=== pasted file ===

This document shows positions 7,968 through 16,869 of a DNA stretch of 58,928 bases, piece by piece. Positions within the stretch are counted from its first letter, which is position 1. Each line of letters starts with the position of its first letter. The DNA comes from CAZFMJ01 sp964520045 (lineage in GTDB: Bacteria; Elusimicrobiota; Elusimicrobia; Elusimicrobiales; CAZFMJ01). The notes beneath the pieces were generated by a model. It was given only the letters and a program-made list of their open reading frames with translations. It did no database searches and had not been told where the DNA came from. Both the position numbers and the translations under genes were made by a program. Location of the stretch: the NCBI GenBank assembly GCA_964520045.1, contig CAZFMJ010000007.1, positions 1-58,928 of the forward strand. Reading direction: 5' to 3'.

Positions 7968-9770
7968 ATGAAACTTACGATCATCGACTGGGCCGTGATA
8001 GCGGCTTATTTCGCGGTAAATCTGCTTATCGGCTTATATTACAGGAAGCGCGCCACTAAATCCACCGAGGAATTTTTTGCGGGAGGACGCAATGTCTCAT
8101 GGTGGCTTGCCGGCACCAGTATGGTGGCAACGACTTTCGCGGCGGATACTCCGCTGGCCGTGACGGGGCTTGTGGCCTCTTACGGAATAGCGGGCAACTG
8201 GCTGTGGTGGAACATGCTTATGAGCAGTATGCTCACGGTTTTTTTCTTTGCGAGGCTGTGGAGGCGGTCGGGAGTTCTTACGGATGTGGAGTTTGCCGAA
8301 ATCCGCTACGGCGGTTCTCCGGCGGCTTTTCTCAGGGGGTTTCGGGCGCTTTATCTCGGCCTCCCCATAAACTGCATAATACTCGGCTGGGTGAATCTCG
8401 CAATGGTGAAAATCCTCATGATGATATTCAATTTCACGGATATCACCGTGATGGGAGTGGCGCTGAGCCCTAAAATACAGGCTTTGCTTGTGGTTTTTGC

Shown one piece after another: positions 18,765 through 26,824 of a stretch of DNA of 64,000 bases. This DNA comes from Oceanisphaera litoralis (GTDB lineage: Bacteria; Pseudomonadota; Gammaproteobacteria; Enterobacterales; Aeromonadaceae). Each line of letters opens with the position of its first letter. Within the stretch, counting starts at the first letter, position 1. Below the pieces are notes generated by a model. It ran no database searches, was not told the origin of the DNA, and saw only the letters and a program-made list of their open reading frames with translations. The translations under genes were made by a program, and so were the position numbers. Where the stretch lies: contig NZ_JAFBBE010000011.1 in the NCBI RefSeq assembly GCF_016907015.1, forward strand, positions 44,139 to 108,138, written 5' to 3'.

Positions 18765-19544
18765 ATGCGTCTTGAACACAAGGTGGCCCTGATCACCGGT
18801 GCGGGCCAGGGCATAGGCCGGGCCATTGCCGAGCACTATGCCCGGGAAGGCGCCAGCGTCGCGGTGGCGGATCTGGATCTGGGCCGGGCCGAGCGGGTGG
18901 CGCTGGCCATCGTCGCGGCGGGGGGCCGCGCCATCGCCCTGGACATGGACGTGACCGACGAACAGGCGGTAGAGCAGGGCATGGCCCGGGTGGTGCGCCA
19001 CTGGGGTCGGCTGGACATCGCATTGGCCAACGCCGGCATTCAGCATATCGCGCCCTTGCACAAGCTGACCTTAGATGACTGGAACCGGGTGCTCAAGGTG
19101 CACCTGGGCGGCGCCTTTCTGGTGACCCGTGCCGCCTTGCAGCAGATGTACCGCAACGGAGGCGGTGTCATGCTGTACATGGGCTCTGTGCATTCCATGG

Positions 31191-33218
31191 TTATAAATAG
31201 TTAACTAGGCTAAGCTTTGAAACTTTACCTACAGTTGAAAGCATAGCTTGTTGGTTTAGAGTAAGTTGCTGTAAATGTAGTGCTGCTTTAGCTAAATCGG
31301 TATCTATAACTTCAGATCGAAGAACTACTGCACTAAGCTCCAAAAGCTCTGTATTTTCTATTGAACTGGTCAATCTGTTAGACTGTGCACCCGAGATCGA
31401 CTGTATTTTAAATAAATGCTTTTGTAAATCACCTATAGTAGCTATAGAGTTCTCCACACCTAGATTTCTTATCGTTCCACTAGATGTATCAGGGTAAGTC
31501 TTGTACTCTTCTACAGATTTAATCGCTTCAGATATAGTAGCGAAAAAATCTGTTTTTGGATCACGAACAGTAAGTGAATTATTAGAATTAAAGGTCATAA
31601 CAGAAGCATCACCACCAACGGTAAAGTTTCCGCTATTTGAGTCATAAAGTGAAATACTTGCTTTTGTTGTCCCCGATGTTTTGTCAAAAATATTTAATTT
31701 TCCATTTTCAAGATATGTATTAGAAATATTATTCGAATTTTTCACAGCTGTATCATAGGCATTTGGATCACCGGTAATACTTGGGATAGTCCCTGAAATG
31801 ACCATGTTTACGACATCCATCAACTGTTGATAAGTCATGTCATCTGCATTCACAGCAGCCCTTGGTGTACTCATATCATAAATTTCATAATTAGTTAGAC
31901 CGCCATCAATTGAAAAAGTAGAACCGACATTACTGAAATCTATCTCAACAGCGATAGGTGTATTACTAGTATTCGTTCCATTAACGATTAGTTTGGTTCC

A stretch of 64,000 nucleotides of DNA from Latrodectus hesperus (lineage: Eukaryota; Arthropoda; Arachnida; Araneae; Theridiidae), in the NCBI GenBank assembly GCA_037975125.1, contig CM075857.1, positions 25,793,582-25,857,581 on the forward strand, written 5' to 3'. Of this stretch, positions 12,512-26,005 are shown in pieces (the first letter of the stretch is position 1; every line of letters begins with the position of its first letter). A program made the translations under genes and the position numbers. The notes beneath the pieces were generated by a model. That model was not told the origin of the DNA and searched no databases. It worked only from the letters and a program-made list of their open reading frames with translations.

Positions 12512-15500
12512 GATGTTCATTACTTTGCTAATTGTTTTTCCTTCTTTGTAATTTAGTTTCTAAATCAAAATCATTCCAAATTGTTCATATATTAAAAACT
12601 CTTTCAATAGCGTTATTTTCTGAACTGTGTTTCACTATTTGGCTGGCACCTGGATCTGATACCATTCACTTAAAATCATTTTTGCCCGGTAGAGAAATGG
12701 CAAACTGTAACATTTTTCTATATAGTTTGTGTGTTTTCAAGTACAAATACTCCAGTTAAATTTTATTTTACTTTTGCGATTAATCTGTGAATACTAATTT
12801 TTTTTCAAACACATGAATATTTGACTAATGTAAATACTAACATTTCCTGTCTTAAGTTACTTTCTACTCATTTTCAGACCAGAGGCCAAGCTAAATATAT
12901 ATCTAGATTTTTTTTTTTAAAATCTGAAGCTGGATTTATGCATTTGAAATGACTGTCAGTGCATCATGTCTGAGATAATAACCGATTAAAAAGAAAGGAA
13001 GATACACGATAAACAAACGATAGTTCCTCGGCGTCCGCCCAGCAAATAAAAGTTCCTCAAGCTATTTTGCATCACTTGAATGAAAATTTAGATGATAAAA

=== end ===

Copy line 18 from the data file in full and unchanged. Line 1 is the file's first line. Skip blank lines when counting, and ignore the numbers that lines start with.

31201 TTAACTAGGCTAAGCTTTGAAACTTTACCTACAGTTGAAAGCATAGCTTGTTGGTTTAGAGTAAGTTGCTGTAAATGTAGTGCTGCTTTAGCTAAATCGG